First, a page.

Capital flight arguably characterizes erosion of education sectors, justified as necessary measures of moral purification—“austerity measures,” as if the neoliberal economists were following the lead of Thomas More, Savonarola and Ghandi, instructing the rabble that the time of indulgences, decadence and pampering the lazy and the weak are over, now we must surrender to monastic-sounding, Buddhist and Catholic values of “austerity.” The shady transfer goes towards enriching military ambitions to destabilize Third World emerging democracy-markets such as Libya.

These are sign-marks of what Noam Chomsky called “third worldization” in the case of his hometown in New England. The advanced societies for all their hubris start to act like Bolivians in bureaucratic nomenclature, while people in the Third World like Tunisians carry out revolutions whose intellectual traces show they studied Voltaire and liberal revolution for decades.

But with the signals of truly oppressive mentalities being applied in a more blatant fashion within the welfare fortresses of Europe, a more radical action is not only suitable or necessary, it is also realizable. When the elites lower their standards of conduct from those of First World moral authorities, closer to those of Third World nepotists, then this means that activists can react not as they ordinarily do in the Netherlands, but more in the tradition of how protestors act in such Open-Corruption-ruled countries and illiberal democracies.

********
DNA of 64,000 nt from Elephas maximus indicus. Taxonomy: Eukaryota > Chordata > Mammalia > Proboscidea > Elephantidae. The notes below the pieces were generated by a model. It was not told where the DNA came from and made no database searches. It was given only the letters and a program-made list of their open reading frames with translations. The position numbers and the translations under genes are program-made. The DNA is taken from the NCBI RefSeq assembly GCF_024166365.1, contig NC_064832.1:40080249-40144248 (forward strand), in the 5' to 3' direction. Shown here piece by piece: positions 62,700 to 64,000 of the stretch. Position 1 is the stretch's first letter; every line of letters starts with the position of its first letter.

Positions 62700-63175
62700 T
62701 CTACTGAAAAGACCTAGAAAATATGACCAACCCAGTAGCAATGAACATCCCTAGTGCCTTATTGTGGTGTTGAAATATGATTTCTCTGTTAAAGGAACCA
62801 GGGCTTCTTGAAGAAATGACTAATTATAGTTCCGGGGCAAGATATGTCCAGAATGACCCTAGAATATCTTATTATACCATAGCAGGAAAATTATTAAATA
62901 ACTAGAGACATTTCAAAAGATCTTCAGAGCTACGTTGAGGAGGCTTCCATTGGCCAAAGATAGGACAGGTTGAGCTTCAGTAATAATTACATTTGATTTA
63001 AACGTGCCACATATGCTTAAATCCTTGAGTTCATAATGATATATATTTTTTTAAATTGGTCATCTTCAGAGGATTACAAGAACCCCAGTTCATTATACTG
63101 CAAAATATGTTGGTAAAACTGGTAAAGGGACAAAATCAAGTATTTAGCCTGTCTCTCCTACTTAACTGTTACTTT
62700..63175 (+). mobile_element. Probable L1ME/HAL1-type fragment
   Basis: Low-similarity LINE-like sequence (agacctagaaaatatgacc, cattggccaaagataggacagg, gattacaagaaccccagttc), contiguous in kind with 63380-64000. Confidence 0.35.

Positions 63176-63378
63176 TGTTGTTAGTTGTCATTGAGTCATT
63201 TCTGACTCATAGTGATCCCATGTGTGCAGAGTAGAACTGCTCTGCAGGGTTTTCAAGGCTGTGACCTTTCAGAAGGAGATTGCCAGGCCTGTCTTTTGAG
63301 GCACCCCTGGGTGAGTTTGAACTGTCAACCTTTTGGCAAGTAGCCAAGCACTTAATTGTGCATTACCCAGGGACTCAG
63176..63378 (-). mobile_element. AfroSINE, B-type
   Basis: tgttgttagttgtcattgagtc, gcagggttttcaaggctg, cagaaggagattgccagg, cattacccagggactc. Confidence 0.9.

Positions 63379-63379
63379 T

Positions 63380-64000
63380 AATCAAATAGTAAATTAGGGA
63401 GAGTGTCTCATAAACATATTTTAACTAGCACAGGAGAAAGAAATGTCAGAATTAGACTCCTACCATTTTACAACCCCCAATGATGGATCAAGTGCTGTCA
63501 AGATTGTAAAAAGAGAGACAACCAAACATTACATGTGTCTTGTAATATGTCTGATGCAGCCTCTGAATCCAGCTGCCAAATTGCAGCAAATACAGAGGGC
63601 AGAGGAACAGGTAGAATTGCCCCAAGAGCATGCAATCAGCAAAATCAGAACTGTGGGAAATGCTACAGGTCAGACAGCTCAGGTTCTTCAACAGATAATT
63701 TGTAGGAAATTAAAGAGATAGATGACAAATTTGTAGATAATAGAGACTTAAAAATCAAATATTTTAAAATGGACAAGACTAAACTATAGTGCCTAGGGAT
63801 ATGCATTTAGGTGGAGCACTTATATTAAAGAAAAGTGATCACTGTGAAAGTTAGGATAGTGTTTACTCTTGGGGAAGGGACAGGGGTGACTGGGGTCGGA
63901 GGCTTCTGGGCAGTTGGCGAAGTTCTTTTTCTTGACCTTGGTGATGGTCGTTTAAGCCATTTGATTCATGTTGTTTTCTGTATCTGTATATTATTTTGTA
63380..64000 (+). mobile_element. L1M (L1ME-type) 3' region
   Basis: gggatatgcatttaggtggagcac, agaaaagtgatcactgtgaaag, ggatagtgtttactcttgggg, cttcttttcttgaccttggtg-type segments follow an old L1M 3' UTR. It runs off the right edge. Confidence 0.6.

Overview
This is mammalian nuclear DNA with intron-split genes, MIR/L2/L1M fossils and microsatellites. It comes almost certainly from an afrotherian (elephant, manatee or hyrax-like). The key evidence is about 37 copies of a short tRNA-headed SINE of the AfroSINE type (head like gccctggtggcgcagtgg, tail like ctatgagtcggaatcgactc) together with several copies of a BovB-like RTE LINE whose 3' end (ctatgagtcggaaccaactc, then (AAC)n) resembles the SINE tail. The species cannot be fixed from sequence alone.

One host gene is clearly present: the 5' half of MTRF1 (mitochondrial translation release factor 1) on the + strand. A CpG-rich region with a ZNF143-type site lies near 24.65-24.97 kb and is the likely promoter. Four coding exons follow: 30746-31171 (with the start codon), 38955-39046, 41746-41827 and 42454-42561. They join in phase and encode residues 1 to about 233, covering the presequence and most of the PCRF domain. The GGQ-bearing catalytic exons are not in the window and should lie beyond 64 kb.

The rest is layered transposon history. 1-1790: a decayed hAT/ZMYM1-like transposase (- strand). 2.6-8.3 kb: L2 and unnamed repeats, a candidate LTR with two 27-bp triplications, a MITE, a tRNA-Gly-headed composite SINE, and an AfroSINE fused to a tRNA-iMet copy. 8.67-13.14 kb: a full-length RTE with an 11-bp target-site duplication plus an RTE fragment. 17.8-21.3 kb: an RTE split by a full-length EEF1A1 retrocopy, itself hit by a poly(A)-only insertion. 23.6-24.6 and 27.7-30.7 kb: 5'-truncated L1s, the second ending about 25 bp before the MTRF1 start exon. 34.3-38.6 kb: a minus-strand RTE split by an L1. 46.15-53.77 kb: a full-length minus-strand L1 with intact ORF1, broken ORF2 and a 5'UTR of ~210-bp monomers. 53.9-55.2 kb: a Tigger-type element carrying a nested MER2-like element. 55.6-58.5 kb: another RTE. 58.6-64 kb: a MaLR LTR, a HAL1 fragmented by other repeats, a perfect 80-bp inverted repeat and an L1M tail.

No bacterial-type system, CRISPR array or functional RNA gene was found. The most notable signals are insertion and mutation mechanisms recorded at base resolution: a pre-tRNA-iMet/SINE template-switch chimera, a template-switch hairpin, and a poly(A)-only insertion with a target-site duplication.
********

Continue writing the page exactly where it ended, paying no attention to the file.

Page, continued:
This idea of dramatically reinventing the orientations of a student movement, making it about more serious goals of oppression with clearer politics are a means whose urgent logic is best compacted in The French Debordian anarchist Situationist slogan: “Be Realistic. Demand the Impossible”

Among the Dutch student activists there persists a very capitalistic mentality, of every student remaining in his fenced system of isolation wherein the fact that he is keeping a busy schedule is an emotional and work-morale self-validification. This is a diseased psychology of the Northern, Reformation-damaged countries and an entrepeneurial bourgeois mindset. It is comical and surprising for foreigners even from other Western countries like Italy to see that a demonstration in the Netherlands is scheduled for one hour on a quiet Sunday or Saturday morning in the Hague and seldom exceeds this 1 to 1.5 hour limit. In a Balkan or Mediterranean country a demonstration can last a month, among Serbian philosophy and art students who defied Milosevic’s regime a month was modest for the duration of a university building-occupation. The SACU and KSU student demonstrators, who I co-occupied with, congratulate each other after holding the building in Drift 21 for three to four days without succumbing to the threat of police pressure. The activists are serious yet they are bitter that it costs them energy to do activism serving their interests, they have to fit a demonstration into their schedule.